- The Washington Times - Tuesday, January 13, 2009


Congressional politicians are at it again. Many of them apparently think the United States can spend itself out of a recession they helped create by pushing Freddie Mac and Fannie Mae to make mortgage loans to people who couldn’t afford them. Thus the downward spiral that’s labeled the housing crises.

These politicians should be aware that overspending only puts the country deeper in debt, to a point where it might collapse just as many businesses and families have done, unfortunately, during the current recession. The government already has $1 trillion or more of debt and is considering adding another trillion in the name of recovery.

Why are members of Congress and other government officials afraid of doing what has worked effectively in the past: meaningful tax cuts for everyone, including businesses that pay taxes? Three presidents - Kennedy, Reagan and Bush - cut taxes, and tax revenue boomed. But Congress went on a spending spree, and that’s the problem.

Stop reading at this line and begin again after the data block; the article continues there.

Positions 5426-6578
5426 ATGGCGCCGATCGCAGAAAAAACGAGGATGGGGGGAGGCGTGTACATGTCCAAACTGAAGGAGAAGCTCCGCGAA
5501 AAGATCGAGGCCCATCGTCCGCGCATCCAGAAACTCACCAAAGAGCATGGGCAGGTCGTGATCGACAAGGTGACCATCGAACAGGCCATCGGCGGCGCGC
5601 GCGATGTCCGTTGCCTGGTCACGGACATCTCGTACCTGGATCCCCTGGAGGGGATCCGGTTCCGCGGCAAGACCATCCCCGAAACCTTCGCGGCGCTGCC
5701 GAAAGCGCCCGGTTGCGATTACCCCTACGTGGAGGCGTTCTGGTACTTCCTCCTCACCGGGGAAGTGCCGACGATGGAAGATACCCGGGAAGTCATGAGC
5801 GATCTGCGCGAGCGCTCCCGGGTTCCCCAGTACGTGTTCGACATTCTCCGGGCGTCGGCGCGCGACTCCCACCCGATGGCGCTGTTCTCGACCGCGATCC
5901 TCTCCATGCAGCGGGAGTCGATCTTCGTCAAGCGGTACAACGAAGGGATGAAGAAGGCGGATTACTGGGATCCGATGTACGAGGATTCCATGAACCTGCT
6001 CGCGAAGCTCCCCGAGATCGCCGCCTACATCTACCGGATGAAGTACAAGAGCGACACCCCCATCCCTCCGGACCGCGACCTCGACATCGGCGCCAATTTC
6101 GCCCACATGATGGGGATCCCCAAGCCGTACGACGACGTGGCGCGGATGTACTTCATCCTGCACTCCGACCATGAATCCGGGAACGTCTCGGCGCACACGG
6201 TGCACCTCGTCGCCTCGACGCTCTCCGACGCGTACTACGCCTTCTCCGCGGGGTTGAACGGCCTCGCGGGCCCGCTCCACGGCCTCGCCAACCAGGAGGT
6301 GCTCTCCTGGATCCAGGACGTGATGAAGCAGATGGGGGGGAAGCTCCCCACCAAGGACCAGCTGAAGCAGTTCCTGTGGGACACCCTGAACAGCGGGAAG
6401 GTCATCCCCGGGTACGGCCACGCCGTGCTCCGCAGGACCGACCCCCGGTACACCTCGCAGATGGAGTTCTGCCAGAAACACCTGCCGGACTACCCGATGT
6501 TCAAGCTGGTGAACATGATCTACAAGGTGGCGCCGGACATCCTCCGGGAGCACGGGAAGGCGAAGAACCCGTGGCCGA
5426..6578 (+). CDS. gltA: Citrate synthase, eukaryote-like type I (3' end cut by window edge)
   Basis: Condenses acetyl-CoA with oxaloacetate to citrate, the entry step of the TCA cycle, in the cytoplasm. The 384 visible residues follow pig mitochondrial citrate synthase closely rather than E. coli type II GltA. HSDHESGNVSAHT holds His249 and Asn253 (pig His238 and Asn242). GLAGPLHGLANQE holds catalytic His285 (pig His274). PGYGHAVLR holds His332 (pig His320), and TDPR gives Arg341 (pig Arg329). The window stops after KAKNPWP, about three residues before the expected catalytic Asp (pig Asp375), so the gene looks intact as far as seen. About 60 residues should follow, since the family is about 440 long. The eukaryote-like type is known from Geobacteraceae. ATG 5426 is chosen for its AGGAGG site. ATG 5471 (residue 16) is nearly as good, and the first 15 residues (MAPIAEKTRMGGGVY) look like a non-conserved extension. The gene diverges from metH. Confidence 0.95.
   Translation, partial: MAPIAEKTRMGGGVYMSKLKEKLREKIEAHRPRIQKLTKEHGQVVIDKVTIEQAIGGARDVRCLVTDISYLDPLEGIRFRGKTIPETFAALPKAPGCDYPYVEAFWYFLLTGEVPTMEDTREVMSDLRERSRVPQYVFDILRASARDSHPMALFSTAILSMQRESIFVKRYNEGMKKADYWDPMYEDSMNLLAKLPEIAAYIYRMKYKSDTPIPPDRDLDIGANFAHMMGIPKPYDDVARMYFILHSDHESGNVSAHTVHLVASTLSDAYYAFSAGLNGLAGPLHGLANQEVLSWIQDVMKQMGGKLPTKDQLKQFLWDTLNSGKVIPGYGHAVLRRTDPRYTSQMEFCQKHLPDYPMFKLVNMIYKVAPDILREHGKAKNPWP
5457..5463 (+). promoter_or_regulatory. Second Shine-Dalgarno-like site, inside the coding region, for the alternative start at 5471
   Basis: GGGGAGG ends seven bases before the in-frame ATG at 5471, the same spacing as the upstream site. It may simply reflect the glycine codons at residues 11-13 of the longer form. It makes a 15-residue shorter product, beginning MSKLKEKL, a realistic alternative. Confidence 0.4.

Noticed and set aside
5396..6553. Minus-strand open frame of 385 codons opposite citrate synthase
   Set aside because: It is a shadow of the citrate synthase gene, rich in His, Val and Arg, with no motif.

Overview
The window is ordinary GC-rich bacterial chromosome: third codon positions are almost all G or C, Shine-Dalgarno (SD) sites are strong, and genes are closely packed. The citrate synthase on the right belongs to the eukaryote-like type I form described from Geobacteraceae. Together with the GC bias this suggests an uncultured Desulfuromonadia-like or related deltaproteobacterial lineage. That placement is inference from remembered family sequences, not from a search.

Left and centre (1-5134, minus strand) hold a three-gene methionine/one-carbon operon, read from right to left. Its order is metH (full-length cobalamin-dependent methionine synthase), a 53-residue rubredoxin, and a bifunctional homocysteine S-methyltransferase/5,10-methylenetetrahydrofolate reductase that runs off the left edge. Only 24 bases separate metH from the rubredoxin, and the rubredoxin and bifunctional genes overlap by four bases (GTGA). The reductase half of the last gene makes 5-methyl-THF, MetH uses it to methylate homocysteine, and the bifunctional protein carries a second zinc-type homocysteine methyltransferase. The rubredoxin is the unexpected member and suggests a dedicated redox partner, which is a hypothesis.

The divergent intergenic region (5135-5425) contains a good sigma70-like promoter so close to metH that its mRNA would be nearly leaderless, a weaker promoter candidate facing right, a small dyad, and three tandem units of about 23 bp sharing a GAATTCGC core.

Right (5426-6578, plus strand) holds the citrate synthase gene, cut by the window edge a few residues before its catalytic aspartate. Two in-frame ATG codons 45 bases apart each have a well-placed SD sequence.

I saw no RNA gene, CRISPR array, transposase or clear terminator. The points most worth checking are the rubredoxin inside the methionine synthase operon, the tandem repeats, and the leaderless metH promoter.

When people have money in their pockets, they tend to spend, and that is good for the economy. Tax cuts also help put money in businesses that hire people to produce and deliver goods and services, thus expanding business, which also boosts the economy.

Congress should not follow in the footsteps of the past that helped trigger the current recession, such as with mandates to Freddie Mac and Fannie Mae. Also, Congress needs to rein in spending and support only essential services and not take over the economy.

That would be disastrous because it doesn’t have the wherewithal to do that, as evidenced by the recent bailout actions and financial troubles facing Social Security, Medicare and Medicaid that could adversely affect millions.

I urge Congress to cut taxes as three presidents did and let capitalism do its job. Also, work to balance the budget for the sake of all of us, including future generations.


Mount Vernon

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